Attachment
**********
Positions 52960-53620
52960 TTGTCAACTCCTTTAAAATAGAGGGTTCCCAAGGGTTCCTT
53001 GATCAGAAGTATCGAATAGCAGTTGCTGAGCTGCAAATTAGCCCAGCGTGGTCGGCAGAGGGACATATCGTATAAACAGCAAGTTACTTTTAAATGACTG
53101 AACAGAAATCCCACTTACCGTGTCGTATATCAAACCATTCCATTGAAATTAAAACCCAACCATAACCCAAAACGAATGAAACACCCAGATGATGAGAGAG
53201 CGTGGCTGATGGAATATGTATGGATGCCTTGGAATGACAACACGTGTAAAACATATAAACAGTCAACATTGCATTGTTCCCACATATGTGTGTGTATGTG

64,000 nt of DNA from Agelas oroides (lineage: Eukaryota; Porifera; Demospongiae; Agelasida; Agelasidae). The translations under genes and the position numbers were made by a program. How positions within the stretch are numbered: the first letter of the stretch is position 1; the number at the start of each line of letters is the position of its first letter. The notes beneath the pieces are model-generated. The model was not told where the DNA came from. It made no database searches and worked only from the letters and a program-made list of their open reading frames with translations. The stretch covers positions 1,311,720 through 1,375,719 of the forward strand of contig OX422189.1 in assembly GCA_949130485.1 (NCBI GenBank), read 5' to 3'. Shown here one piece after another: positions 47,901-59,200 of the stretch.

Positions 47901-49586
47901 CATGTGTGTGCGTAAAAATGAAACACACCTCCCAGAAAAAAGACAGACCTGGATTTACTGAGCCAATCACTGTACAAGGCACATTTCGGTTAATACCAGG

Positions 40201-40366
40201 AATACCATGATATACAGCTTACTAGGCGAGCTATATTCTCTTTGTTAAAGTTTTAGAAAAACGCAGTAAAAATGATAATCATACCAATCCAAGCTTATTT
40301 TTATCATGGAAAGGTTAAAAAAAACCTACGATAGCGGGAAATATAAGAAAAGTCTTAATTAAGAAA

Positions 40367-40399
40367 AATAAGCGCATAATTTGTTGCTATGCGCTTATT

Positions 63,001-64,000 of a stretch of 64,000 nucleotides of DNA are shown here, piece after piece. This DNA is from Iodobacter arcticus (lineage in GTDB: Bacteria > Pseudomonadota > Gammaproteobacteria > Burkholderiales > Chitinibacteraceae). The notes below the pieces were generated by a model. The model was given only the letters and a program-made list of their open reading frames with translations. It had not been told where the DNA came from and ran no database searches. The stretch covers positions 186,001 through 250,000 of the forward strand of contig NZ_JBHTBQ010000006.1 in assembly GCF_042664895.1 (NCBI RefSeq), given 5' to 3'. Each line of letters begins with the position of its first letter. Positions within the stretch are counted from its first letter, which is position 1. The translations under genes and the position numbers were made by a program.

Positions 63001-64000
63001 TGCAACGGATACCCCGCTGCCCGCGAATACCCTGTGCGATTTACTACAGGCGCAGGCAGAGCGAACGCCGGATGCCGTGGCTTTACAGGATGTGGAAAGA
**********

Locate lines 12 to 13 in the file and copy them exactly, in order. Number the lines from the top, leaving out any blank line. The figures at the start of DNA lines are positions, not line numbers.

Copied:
Positions 40367-40399
40367 AATAAGCGCATAATTTGTTGCTATGCGCTTATT